Thursday, October 23, 2008

Bart, Bart… er, Bark, Bark

Tonight’s art class project was the most nerve wracking, as just the very act of beginning it set a tone of trepidation swirling through all of my fellow students. “Here I go,” “Wish me luck,” and my personal favorite epitaph of the night, “There’s no going back now,” were words spoken by almost everyone before starting.

There was no eraser, no do-over, and no second chance. If you made a mistake, you had to fix it creatively or live with the error. Of course, I’m referring to scratch sketching, the time honored tradition of not adding a material to a piece of paper to create a picture but the act of taking away material from the picture.

The paper is specially coated with India Ink and our job was to scratch away that layer of ink to expose the white paper below. In doing so, a picture would form. The subject matter was our pets, and even though we had a whole two days to obtain a picture of our pet—the instructor would have settled for a picture of any sort of living animal—there were five people who couldn’t bother themselves with finding an appropriate image. Instead, they had to scrounge through the magazine pile for something. Such deadbeats; why are artists such flakes? Do they not have the same purpose and outlook on society as the rest of us?

At any rate, snapping a shot of Elsa is as easy as snapping your fingers. As you can tell by the above photograph, she is quite photogenic and very happy to sit for me, provided nothing else is going on in her life that day. She sat and panted, panted and sat while I snapped away a half-dozen possible shots (I went with the last one, as I usually do, because it is always the shot that satisfies me enough to stop shooting pictures—and sometimes I nail that feeling on the first spring of the shutter).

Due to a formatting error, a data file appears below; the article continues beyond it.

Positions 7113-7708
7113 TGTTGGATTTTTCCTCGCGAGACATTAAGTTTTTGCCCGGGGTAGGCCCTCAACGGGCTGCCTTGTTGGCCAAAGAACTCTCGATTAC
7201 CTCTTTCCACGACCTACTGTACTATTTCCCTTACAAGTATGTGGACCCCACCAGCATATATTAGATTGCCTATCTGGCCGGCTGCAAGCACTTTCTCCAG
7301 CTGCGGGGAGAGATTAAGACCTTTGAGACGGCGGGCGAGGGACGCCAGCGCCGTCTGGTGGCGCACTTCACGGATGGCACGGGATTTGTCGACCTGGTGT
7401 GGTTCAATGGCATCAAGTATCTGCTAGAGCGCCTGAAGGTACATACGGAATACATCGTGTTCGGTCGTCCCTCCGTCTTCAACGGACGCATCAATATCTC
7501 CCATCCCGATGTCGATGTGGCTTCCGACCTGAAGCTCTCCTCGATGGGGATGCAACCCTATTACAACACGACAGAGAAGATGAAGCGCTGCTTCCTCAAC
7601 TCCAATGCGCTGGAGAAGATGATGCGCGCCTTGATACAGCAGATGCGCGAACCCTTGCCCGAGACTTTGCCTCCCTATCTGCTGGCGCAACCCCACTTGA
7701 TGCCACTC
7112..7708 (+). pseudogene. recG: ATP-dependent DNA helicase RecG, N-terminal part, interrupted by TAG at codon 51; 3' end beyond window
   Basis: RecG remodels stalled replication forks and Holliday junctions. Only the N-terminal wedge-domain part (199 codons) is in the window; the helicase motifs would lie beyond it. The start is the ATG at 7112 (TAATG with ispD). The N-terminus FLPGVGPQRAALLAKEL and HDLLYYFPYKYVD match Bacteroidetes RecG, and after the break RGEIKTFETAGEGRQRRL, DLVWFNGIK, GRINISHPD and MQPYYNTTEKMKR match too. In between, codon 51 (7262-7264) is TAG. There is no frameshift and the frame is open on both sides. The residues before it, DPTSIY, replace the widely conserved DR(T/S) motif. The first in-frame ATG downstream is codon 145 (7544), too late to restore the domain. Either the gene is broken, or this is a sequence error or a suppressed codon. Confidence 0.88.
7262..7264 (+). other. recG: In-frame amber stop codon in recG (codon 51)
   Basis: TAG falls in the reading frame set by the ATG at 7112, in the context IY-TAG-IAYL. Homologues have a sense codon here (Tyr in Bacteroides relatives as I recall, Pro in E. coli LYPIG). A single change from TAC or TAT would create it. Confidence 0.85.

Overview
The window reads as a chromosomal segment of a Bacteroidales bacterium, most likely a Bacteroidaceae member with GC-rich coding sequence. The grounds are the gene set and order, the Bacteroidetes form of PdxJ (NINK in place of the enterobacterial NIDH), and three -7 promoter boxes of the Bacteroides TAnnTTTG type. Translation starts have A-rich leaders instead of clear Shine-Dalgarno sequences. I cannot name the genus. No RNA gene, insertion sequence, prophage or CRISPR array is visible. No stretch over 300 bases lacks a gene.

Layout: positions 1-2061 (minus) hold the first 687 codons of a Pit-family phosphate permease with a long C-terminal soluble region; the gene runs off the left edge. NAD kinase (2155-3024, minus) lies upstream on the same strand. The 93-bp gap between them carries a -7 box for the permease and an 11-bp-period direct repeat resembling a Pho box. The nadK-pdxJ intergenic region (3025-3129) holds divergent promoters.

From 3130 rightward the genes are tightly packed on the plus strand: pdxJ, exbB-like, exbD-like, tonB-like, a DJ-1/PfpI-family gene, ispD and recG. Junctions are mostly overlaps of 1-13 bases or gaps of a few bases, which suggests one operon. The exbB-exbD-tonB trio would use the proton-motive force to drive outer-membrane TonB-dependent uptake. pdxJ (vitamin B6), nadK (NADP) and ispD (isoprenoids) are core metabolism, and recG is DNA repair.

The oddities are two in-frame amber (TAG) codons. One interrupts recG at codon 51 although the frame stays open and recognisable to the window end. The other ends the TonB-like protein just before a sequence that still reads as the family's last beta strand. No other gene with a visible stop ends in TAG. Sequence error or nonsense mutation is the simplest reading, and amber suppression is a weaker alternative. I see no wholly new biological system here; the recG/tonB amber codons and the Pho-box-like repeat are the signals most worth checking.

As luck would have it, having a mostly black dog made my job that much easier, as there was little material to remove from the page, unlike a few of my classmates with the white dogs (the guy next to me had a ferret).

The hardest part of the whole project was the first few scratches. Our tools looked like miniature trowels, with a pointed part that sloped down to wider scoops on the sides for scraping. But where do you start. Before me was a black sheet of semi-shiny paper and a color picture of Elsa, with the idea that I have to make one look like the other.

The only thing you can do is just take the plunge, dive right in and hope you don’t screw it up. I started in the center, with Elsa’s left eye and scratched away everything else in relation to that one eye. The results were pretty cool, and once everyone got into it, the whole room was silent (it helped that the girl that doesn't shut up was, once again, absent) and enthralled by our work.

Frankly, I’m impressed with the results, surprised really, as if someone else had done it and not me. It actually looks like Elsa, which is the first step in producing art, that your projects look like the subject. Thought it isn't perfect, I'm especially pleased with her left eye, how it looks pensive and somewhat forlorn.

In projects past, I seemed to have always forgotten that important step...which is why I have eggs that look like balls.

The ironic part—or coincidental if you don’t believe in the currently accepted definition of irony, thank you Alanis Morissette for screwing that up—is that while I was pining over the picture of Elsa for three solid hours in class tonight, apparently she was running around the yard, tripped and twisted her ankle. She’s been limping around here all night, but after watching all the young pups melt the snow in the Iditarod on the Discovery Channel tonight, she seemed to pep up a bit.
After all, she’s only 50… and she has a nice portrait of her too.

1 comment:

Tris Mast said...

Nice job of scratching the dog. You're right, the eyes are very lifelike.


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